Saint Arnold Brewing had made Saint Arnold Farmer Brown’s Ale the third release in its “Movable Yeast” series: Saint Arnold Farmer Brown’s Ale. It is an alternate version of Saint Arnold Brown Ale made with saison yeast. A limited supply of 60 barrels of Saint Arnold Farmer Brown’s Ale is being released today and will be available on tap at the brewery (for weekday tours only) and at select bars and restaurants throughout Texas. This release was created by brewing a regular batch of Saint Arnold Brown Ale and splitting the wort into two 60 barrel fermenters. One fermenter was pitched with the usual Saint Arnold yeast to make Saint Arnold Brown Ale and the second fermenter was pitched with saison yeast to create Saint Arnold Farmer Brown’s Ale. (From a press release)
More love for the Cicerone program (NY Times) – A headline that reads “A Quest to Add Sophistication to Beer’s Appeal” only scares me a little bit. Impressive fact: 3,500 people have passed the beer server exam, which means there are more Cicerones of some rank than there are active BJCP judges . . . and the number of Cicerones is growing much faster. I would have put this story at the top, but I didn’t want Ray Daniels’ head to get any bigger.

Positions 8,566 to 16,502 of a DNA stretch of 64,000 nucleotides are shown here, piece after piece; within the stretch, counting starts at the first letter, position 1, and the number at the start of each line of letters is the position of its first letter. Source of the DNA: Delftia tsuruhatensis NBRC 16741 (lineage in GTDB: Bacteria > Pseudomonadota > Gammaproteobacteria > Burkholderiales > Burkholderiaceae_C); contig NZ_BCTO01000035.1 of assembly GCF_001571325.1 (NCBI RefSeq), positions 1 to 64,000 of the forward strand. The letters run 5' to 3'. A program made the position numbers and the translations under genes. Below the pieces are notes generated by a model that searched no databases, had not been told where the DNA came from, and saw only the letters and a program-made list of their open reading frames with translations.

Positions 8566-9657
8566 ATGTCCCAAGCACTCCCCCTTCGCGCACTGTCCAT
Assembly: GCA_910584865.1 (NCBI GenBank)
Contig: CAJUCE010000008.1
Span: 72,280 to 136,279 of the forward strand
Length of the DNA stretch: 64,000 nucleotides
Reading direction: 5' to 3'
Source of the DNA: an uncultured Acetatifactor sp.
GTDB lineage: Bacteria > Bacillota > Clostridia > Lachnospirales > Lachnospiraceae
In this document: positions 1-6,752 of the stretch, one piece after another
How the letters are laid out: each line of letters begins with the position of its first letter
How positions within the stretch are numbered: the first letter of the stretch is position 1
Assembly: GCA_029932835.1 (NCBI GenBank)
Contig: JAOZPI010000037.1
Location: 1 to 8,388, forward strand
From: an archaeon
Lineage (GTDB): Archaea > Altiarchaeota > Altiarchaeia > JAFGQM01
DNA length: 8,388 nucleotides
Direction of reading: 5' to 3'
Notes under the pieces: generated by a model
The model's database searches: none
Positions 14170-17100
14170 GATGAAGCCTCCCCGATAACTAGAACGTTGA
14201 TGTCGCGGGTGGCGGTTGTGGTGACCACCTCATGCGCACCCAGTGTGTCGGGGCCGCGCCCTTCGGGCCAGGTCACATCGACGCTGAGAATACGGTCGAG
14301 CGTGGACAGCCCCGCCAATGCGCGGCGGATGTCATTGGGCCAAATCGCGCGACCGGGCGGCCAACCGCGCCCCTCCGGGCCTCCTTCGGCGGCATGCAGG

Summit Brewing in St. Paul, Minn., is swtiching from twist-off caps to pry-off caps. Pry-off caps offer a much tighter seal to prevent oxygen from entering the bottle, which means beer may stay fresher longer. A subject I’m not done ragging about. (From a press release)
“It’s the coolest thing, the beer business.” “It’s the coolest industry on the planet. Doesn’t everybody want to be in the beer business?” Love that quote from John Stroh III. On Feb. 8, 1985, Detroit’s Stroh Brewing Co. announced it was closing its brewery after 135 years. At the time, it was the third-largest beermaker in the U.S., with a capacity of 7 million barrels. That was just seven months after Larry Bell sold his first beer, made in a 15-gallon soup pot at his small brewery in Kalamazoo. The story is part of a package at Mlive.com about Michigan’s “beer boom.”